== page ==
The Miami Student has a Web site, in case you didn’t know. Yep, at www.miamistudent.net we publish 100 percent of our content (and a little bit more) online, and-in the spirit of true democracy-we allow comments generated by readers on our articles. As a nerd, one of my favorite pastimes is to peruse our Web site and see what feedback you, the readers, give back to us.
On Thursday, I was reading the comments for a story we published Tuesday about Miami University receiving its largest number of applications in two years. Two notable related aspects of the story, among other things, were a 125 percent increase in applications from international students and a 40 percent increase from African American students.
I thought this was great news. However, one commenter disagreed:
“Anyone think [sic] that Miami’s trolling for diversity is going to up the standards and the quality of the freshman class is seriously kidding themselves. I have no problem with qualified minority applicants being admitted to Miami. When you have a 40 percent increase in one year, you clearly have the situation where Miami is encouraging minorities of lesser ability to apply … Either way, that is not a predictor for higher ACT scores in next year’s freshman class.”
Although I don’t doubt that the commenter is an engaged learner under President Hodge’s student as scholar model, I personally found this comment painfully ignorant.
It’s illogical to think that just because more minorities are applying, the standards and quality of the class of 2013 will drop. I also don’t see how anyone could complain about Miami striving to improve the diversity of its student body, especially on the basis that it might lower the average ACT score for the incoming first-year class … like that even matters anyway. Like one education professor has said:
“Standardized tests can’t measure initiative, creativity, imagination, conceptual thinking, curiosity, effort, irony, judgment, commitment, nuance, good will, ethical reflection, or a host of other valuable dispositions and attributes. What they can measure and count are isolated skills, specific facts and function, the least interesting and least significant aspects of learning.”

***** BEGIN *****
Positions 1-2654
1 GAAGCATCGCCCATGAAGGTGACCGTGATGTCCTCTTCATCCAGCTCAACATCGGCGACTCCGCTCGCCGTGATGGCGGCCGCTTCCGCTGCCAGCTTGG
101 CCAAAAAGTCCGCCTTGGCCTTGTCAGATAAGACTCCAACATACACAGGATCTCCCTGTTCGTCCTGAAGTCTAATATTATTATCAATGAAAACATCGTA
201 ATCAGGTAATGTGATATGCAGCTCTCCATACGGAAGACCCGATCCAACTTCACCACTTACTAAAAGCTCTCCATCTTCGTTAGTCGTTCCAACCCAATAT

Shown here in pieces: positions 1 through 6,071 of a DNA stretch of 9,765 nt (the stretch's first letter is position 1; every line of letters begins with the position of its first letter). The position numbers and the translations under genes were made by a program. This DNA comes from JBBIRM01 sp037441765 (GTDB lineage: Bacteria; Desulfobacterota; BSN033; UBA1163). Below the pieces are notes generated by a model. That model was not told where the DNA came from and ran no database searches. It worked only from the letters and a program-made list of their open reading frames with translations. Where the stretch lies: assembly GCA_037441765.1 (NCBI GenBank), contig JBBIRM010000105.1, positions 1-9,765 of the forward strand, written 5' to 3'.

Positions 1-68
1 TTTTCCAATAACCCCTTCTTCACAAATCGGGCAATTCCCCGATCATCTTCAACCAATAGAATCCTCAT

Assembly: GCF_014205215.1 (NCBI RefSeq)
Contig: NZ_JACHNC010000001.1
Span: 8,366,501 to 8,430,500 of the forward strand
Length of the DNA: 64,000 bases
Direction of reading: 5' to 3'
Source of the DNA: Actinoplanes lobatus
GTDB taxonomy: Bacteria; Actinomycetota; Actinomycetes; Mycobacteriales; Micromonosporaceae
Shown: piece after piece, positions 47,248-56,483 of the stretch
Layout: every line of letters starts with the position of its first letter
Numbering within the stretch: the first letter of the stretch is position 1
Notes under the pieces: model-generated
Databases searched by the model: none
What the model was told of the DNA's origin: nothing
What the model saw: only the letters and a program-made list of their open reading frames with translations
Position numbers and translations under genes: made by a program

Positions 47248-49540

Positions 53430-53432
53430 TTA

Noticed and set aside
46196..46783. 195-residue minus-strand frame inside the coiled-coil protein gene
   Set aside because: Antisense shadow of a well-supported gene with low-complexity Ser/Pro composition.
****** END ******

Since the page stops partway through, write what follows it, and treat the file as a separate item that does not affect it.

It is growing increasingly clear that standardized testing is an inconsistent (to say the least) way of evaluating how high school students will perform in college classrooms. ACT scores become irrelevant as soon as first-years step on campus, and employers certainly will not care how well you did on the science (a.k.a. graph reading) section, or any other section of the ACT once you leave Miami. According to The National Center for Fair & Open Testing, 775 four year colleges don’t even use the SAT I or the ACT when admitting “substantial numbers of bachelor degree applicants.” I imagine more will join their ranks when they realize that the ACT is only consistent at judging how well students can take the ACT.
And if it isn’t obvious enough, I’ll tell you that Miami has consistently ranked as one of the most homogenous, narrow-minded and sheltered student bodies for years, hence all those generalizations like “J. Crew U,” and “The Miami Bubble” our admissions office likes to avoid when sending out glossy brochures to America’s best and brightest. Call me radical, but I think it’s a good idea that Miami-a school that Princeton Review ranked No. 2 on its latest list of campuses with “Little Race/Class Interaction,” No. 4 for “Homogeneous Student Population,” and No. 11 for “Alternative Lifestyles not an Alternative”-is making efforts to obtain a student body representative of the working world outside of Oxford, instead of admitting legions of the best multiple-choice test takers available.
Some of you out there may be saying, “well Dave, since you think pigeon-holing college admission to a test is silly, don’t you think it’s also unfair to generalize Miami based off of one organization’s rankings?”
Well, yes, to a point I agree. I have personally met many, many people of all ideologies and from all walks of life with different stories to tell, but that process has taken years, and I’m no social recluse. As I plan on graduating this semester, I can say it took far less time on campus for me to notice that half the students here drive cars nicer than 90 percent of my hometown, and that Miami always seems to get OAR or a similar band play our big spring semester concert in Millett Hall every year. Those are the things that the Princeton Review notices. And this is coming from a kid named Dave Matthews, about as WASP-y a name that you could ask for.
So despite what anyone might say, I give Miami kudos for shifting its recruiting efforts to help make the student body here more conducive to participating in an ever-shrinking world. With a constantly globalizing economy, it is more than likely our future business partners will not have an upper-middle class, suburban background. And unless you also still think the sun revolves around the Earth, you’d agree with me that those Princeton Review rankings are both a turn-off for many of the brightest students in America and a straight embarrassment to a school that advertises itself as one of the best public universities in the nation.
Clearly, Miami is adapting itself to change for the better. We students should as well.